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Let Entrepreneurial America Breathe Again - Part II

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I received a quite bit of personal feedback for my open letter last Tuesday regarding my view that the twin pillars of the federal government's response to the economic crisis - namely "bailout" and "stimulus" - were fundamentally at odds with the interests of Entrepreneurial America.    The positive comments (which were the majority) were mostly of the "hear, hear" variety and those I appreciate very much.  The negative comments were mostly of the sort that I was grinding a political ax against the Obama administration.  To this critique, let me respond as follows:

President Obama, with his "only in America" life story, arguably is the most "entrepreneurial" American President ever.  Son of a Kenyan immigrant father and a teenage mother, raised and schooled in Hawaii and Indonesia, and attaining the highest pinnacle of American society, what is more entrepreneurial than that?  And as a student of political history, I don't know if I have ever heard a politician state the "entrepreneur's creed" more eloquently than President Obama did in his inaugural:

"In reaffirming the greatness of our nation, we understand that greatness is never a given. It must be earned. Our journey has never been one of short-cuts or settling for less. It has not been the path for the faint-hearted -- for those who prefer leisure over work, or seek only the pleasures of riches and fame. Rather, it has been the risk-takers, the doers, the makers of things -- some celebrated but more often men and women obscure in their labor, who have carried us up the long, rugged path towards prosperity and freedom."

Having said this, President Obama also, like most federal officials, has a) never started or built a business b) is trained as a lawyer and c) in his approach tends to default to the "As go Washington and Wall Street, so goes America" view of things.  And this is where we part company.

From my perspective and that of my entrepreneurial brethren, the bailout and stimulus default mode that masquerades as economic policy in Washington makes me, quite simply, embarrassed for my country.  Why?

First of all, the size of these packages is simply way too big - by their very size dwarfing everything and are thereby de-motivating to the private sector.

Secondly, they are too arbitrary - why bailout Bear Stearns and Merrill and not Lehman?  Why bailout AIG and Citigroup and GM and Chrysler and not the literally thousands of other insurance, banking and manufacturing companies that are equally struggling?

And thirdly and most to the point - they are philosophically wrong.  Business and markets and entrepreneurship are dependent on and driven by the acceptance of risk and the corresponding consequences of failure.  Take away this fundamental market egalitarianism and fairness, and the whole system becomes skewed and corrupted.   How?  Well here at Growthink most of our client and investment inquiries are usually of the nature "How can I build this business?" or "How can I add value to the marketplace with this product or service?" or "Should I invest in this company?"  Now, their tenor is more and more of  "How can I get myself a piece of all of this federal money that is sloshing around?"  And I challenge anyone to argue that this is a good thing.

Let me offer two quotes to sum up my concern - one anonymous and one from Louis Brandeis, the great Supreme Court Justice and defender of privacy:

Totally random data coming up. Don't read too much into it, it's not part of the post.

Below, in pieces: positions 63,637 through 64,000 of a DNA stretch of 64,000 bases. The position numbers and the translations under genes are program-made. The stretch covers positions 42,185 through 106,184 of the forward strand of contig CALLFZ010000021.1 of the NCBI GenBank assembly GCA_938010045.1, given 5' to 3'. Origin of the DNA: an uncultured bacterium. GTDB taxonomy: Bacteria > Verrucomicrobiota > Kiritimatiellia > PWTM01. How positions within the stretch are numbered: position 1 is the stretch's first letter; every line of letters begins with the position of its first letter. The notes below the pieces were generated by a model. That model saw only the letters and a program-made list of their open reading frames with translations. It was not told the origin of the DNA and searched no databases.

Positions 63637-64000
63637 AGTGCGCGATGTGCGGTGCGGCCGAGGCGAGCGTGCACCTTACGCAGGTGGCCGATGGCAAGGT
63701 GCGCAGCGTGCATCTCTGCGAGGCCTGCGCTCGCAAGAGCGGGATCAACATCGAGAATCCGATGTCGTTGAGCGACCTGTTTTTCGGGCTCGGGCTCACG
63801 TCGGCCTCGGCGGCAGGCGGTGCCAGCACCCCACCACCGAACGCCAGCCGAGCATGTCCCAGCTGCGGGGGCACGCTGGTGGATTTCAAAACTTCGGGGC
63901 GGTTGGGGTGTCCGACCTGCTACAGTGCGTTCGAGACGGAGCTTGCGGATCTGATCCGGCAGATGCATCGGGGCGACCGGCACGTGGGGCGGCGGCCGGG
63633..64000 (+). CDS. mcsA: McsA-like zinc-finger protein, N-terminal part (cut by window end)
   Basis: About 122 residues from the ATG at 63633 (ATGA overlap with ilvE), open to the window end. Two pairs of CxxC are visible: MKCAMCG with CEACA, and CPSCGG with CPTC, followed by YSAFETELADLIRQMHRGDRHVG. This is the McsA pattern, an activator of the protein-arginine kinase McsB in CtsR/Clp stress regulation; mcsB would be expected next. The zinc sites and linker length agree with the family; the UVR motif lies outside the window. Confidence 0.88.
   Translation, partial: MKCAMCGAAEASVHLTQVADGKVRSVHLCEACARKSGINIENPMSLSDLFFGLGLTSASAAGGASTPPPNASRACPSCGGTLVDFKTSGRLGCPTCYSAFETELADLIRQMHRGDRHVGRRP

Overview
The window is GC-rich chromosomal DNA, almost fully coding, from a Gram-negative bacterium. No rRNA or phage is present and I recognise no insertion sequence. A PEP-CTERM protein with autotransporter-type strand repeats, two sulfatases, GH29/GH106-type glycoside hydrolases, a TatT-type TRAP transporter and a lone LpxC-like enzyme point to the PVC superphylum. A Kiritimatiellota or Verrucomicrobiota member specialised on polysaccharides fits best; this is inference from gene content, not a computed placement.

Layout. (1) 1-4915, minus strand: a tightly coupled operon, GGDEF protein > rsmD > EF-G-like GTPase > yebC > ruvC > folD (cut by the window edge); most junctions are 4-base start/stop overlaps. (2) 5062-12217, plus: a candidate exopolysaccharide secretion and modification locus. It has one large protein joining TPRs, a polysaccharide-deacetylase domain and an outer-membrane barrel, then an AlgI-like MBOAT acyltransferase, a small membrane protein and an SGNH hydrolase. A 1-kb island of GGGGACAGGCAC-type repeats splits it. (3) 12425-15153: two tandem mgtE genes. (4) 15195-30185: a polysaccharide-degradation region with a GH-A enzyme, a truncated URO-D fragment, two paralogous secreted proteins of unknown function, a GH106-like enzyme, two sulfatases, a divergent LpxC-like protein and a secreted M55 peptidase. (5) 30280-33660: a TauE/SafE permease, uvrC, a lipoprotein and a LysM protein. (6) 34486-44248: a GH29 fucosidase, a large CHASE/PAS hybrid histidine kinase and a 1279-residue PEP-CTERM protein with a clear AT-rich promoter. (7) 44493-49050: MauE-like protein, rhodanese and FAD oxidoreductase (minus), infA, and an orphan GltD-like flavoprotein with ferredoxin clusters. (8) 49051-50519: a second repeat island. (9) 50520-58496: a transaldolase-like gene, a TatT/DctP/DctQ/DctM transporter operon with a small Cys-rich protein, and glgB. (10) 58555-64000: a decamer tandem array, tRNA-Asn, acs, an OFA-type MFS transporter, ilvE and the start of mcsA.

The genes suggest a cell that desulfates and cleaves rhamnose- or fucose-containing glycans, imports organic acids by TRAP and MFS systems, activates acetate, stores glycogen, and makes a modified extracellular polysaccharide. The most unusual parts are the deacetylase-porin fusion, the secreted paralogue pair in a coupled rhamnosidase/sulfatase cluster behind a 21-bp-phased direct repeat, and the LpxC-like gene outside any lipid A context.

The anonymous one comes from my travels in India when an Indian friend there, explaining the hoops that Indian entrepreneurs must jump through, and the bribes they must pay, to secure the necessary permits and licenses to start and grow their businesses - "Doing business in India turns even an honest man bad," he said.

In this vein, Justice Brandeis famously once said, "The greatest dangers to liberty lurk in insidious encroachment by men of zeal, well-meaning but without understanding."

While I have a lot of respect for many aspects of Indian society and culture, the public - private "partnership" in their economy is certainly not one of them.  And while I certainly trust President Obama's fine intentions, it would be very wise for him and his Washington brethren - Republican and Democrat - to consider the the psychological and structural costs to a free and entrepreneurial economy of these unprecedented, gigantic governmental interventions.

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dmdaniel says

Well said!
Posted at 7:20 pm
Michael Smith says

As entrepreneurs we stay at the forefront. Consider this article for a new way of thinking: http://www.ft.com/cms/s/0/3f6e2d5c-0e76-11de-b099-0000779fd2ac,dwp_uuid=ae1104cc-f82e-11dd-aae8-000077b07658.html
Posted at 9:27 pm
KimD says

While I respect and agree with many of your comments about the dangers of too much government intervention having a debilitating impact on the drive to be successful, what I do take issue with is your silence on how the economy got to this point. The very values you claim for entrepreneurs - risk-taking and innovation - are what lead to the meltdown by the big financial sector entities. How do you propose that the public be protected or compensated for the pillaging that went on with these companies taking unnecessary (some say insane) risks with their wildly innovative financial products? Entrepreneurism must flourish but we must also figure out how to balance the larger scale public good along with individual liberty to try new things, take personal risks and gain great rewards down the road. We need to be talking about how to create new ways of running our economy not just cherry-picking the stuff we liked from back in the day.
Posted at 6:58 pm

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